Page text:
While the invention has been described with a certain degree of particularity it is manifest that many changes may be made in the details of construction and the arrangement of components without departing from the spirit and scope of this disclosure. It is understood tha the invention is not limited to the embodiments set forth herein for purposes of exemplification, but is to be limited only by the scope of the attached claim or claims, including the full range of equivalency to which each element thereof is entitled.

Claims (8)

What is claimed is:
1. An exercising devise comprising:
a base frame;
a moveable treadmill belt supported by said base frame;
at least one upwardly extending support member attached to said base frame;
an upper pair and a lower pair of handle bars vertically spaced apart on said upwardly extending support member and pivotally mounted thereon; and
means for selectively and independently varying resistance to movement of each pair of said handle bars about said pivotal mounting.
2. An exercising device, as defined in claim 1, in which said means for varying resistance to movement of said handle bars is pneumatic.
3. An exercising device comprising:
an inclinable base frame;
a moveable treadmill belt supported in said base frame;
at least one upwardly extending support member attached to said base frame;
at least two pairs of pivotally mounted handle bars attached to said upwardly extending support member;
means for selectively and independently varying resistance to movement of each of said pairs of handle bars about its respective pivotal mounting;
means for selectively varying the speed of said treadmill belt and for selectively varying the angle of incline of said base frame, and
means for controlling and monitoring said speed of treadmill movement, the angle of frame inclination, the variable resistance to movement of said pairs of handle bars.
4. An exercising device, as defined in claim 3, in which said means for controlling, changing and monitoring variables includes a computer.
5. An exercising device comprising:
an inclinable base frame with a forward end and a rear end;
a moveable treadmill belt supported in said base frame;
an upwardly extending support means attached to the forward end of said base frame;
two pairs of handle bars pivotally attached to said upwardly extending support means, further defined as an upper pair of handle bars and a lower pair of handle bars, each having hand grips suitable for gripping;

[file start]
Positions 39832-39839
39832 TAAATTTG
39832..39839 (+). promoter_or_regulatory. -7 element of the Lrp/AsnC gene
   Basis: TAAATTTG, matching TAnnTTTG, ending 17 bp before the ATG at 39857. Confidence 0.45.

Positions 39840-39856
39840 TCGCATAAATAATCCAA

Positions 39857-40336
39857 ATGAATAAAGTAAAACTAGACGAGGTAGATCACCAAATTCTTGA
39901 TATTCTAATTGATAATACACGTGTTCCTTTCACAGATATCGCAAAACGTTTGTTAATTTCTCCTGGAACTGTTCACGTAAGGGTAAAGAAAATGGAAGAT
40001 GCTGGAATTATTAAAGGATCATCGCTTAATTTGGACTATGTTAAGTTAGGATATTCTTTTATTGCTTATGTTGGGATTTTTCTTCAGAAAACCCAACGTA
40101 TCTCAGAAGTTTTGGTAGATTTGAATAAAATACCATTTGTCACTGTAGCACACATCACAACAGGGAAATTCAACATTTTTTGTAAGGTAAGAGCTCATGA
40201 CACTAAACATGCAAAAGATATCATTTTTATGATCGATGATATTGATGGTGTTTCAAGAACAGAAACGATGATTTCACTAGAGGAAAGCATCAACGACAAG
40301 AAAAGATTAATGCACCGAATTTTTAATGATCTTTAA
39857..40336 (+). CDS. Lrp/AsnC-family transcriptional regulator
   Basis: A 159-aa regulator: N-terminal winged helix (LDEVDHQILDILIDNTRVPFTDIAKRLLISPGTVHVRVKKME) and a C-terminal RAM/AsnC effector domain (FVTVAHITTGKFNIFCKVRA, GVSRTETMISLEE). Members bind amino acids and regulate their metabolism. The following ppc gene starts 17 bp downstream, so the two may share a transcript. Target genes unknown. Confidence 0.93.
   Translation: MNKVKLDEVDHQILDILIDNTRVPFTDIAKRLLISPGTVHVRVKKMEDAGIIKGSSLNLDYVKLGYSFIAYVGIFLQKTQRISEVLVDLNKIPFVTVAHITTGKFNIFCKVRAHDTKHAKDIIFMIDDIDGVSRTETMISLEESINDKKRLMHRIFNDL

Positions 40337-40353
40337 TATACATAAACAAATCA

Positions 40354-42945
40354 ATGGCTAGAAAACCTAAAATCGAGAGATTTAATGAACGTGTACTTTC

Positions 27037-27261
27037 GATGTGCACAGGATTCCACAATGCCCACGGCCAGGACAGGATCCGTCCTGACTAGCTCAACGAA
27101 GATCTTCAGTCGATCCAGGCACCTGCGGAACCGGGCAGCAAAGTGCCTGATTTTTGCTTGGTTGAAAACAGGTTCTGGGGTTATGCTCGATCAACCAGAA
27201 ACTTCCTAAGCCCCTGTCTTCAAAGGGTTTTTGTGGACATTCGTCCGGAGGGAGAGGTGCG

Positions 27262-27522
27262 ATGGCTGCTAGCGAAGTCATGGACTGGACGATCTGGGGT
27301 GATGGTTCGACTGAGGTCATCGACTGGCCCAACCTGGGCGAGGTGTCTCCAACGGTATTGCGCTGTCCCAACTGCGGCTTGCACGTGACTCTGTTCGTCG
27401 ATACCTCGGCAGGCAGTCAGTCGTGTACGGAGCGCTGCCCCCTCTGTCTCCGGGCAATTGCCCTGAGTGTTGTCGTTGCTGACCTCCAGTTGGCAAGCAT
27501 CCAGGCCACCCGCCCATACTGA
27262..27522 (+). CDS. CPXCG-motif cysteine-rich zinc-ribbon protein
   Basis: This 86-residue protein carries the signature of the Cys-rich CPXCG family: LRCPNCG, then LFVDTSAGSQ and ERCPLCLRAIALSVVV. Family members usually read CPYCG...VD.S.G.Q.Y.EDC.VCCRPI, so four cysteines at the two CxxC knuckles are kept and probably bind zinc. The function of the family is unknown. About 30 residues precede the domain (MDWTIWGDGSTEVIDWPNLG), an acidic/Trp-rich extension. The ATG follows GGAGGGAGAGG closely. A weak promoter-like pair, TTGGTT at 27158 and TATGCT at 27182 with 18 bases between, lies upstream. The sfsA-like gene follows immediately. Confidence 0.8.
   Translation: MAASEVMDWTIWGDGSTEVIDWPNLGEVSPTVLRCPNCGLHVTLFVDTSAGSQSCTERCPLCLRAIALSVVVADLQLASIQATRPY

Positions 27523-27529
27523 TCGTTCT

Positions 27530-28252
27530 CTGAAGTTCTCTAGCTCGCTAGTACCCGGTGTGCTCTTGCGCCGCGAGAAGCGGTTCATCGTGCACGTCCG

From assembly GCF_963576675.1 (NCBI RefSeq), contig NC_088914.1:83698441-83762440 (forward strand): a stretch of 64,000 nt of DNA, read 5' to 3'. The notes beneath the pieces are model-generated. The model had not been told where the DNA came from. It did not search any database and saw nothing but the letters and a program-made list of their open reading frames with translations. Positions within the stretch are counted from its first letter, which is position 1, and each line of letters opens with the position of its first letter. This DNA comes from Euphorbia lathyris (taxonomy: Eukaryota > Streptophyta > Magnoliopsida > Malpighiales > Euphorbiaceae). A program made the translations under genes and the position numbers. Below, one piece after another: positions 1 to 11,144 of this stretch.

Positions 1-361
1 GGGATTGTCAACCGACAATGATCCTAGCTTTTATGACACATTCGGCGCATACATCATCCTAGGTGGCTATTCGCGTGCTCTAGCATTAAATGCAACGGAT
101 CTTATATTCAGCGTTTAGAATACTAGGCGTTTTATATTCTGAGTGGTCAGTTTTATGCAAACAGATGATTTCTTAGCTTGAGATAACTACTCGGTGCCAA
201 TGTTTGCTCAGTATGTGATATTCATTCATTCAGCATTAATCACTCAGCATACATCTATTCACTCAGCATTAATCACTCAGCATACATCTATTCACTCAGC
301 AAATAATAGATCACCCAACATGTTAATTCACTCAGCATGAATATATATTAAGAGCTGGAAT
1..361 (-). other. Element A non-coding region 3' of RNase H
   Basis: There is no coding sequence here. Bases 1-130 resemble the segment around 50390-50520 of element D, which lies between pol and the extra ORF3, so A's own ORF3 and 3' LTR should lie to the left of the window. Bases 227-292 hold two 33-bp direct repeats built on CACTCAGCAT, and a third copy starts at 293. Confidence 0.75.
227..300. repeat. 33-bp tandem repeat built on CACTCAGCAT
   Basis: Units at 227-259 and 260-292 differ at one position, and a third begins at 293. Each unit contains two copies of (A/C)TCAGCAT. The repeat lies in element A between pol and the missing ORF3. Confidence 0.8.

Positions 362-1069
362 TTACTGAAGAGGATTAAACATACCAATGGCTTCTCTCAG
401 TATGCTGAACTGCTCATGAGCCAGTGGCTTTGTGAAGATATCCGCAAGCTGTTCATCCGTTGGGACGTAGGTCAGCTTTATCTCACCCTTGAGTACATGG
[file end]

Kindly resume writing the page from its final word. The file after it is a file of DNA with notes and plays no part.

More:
means for selectively varying resistance to movement of said two pairs of handle bars about the pivotal attachment with the resistance of said upper pair of handle bars being independently variable with respect to the resistance of said lower pair of handle bars;
means for moving and selectively varying the speed of said treadmill belt;
means for selectively varying the angle of inclination of said base frame; and
computerized means for controlling, monitoring and recording the speed of treadmill movement, the angle of frame inclination, and the resistance and movement of each pair of handle bars.
6. An exercising device suitable for use in a weightless environment comprising:
a base frame with a forward end and a rear end;
a moveable treadmill belt supported in said base frame;
upwardly extending support member attached to the forward end of said base frame;
at least one pair of handle bars pivotally mounted on said upwardly extending support member;
means for selectively varying the resistance to movement of said pair of handle bars;
means for selectively varying the speed of said treadmill; and
means for supplying downward compressive force on the user of said device.
7. The device, as described in claim 6 in which said downward compressive force on the user includes a first pair of arms pivotally mounted on said upward support member for contacting the shoulders of said user to apply a force thereon.
8. The device, as described in claim 7 in which said downward compressive force includes a second pair of arms pivotally mounted on said upward support member for contacting the waist area of said user to apply a force toward the feet of said user.
US07641479 1989-01-03 1991-01-15 Treadmill with variable upper body resistance loading Expired - Fee Related US5104119A (en)

Priority Applications (2)

Application Number Priority Date Filing Date Title
US29288689 true 1989-01-03 1989-01-03
US07641479 US5104119A (en) 1989-01-03 1991-01-15 Treadmill with variable upper body resistance loading

Applications Claiming Priority (2)

Application Number Priority Date Filing Date Title
US07641479 US5104119A (en) 1989-01-03 1991-01-15 Treadmill with variable upper body resistance loading
US07837249 US5171196A (en) 1989-01-03 1992-02-14 Treadmill with variable upper body resistance loading

Related Parent Applications (1)

Application Number Title Priority Date Filing Date
US07478059 Continuation-In-Part US5000440A (en) 1989-01-03 1990-02-07 Treadmill exercise device combined with weight load

Related Child Applications (1)

Application Number Title Priority Date Filing Date
US07837249 Division US5171196A (en) 1989-01-03 1992-02-14 Treadmill with variable upper body resistance loading

Publications (1)

Publication Number Publication Date
US5104119A true US5104119A (en) 1992-04-14

Family

ID=26967621

Family Applications (1)

Application Number Title Priority Date Filing Date
US07641479 Expired - Fee Related US5104119A (en) 1989-01-03 1991-01-15 Treadmill with variable upper body resistance loading

Country Status (1)

Country Link
US (1) US5104119A (en)

Cited By (60)

* Cited by examiner, † Cited by third party